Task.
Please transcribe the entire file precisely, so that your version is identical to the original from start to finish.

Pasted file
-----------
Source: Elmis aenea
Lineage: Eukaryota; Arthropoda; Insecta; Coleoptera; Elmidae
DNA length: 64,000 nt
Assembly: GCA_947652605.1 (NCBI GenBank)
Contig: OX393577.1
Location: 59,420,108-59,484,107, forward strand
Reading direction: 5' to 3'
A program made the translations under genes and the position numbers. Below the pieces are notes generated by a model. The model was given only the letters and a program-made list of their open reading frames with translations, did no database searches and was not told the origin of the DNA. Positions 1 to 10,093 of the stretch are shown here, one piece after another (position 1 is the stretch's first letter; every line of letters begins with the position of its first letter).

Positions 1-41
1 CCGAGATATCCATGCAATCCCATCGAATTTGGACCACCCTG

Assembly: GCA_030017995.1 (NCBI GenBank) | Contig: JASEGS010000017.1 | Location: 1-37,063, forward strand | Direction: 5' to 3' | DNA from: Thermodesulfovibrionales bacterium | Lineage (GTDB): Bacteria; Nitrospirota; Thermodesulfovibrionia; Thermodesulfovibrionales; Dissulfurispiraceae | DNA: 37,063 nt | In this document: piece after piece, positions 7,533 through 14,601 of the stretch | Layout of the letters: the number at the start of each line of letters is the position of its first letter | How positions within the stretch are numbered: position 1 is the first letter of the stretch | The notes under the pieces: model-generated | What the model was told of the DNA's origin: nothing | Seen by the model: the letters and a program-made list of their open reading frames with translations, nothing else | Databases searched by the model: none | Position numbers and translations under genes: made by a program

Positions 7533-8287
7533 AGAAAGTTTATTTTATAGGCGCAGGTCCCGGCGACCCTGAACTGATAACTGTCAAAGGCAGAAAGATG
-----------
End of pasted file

Source: Elmis aenea
Lineage: Eukaryota; Arthropoda; Insecta; Coleoptera; Elmidae
DNA length: 64,000 nt
Assembly: GCA_947652605.1 (NCBI GenBank)
Contig: OX393577.1
Location: 59,420,108-59,484,107, forward strand
Reading direction: 5' to 3'
A program made the translations under genes and the position numbers. Below the pieces are notes generated by a model. The model was given only the letters and a program-made list of their open reading frames with translations, did no database searches and was not told the origin of the DNA. Positions 1 to 10,093 of the stretch are shown here, one piece after another (position 1 is the stretch's first letter; every line of letters begins with the position of its first letter).

Positions 1-41
1 CCGAGATATCCATGCAATCCCATCGAATTTGGACCACCCTG

Assembly: GCA_030017995.1 (NCBI GenBank) | Contig: JASEGS010000017.1 | Location: 1-37,063, forward strand | Direction: 5' to 3' | DNA from: Thermodesulfovibrionales bacterium | Lineage (GTDB): Bacteria; Nitrospirota; Thermodesulfovibrionia; Thermodesulfovibrionales; Dissulfurispiraceae | DNA: 37,063 nt | In this document: piece after piece, positions 7,533 through 14,601 of the stretch | Layout of the letters: the number at the start of each line of letters is the position of its first letter | How positions within the stretch are numbered: position 1 is the first letter of the stretch | The notes under the pieces: model-generated | What the model was told of the DNA's origin: nothing | Seen by the model: the letters and a program-made list of their open reading frames with translations, nothing else | Databases searched by the model: none | Position numbers and translations under genes: made by a program

Positions 7533-8287
7533 AGAAAGTTTATTTTATAGGCGCAGGTCCCGGCGACCCTGAACTGATAACTGTCAAAGGCAGAAAGATG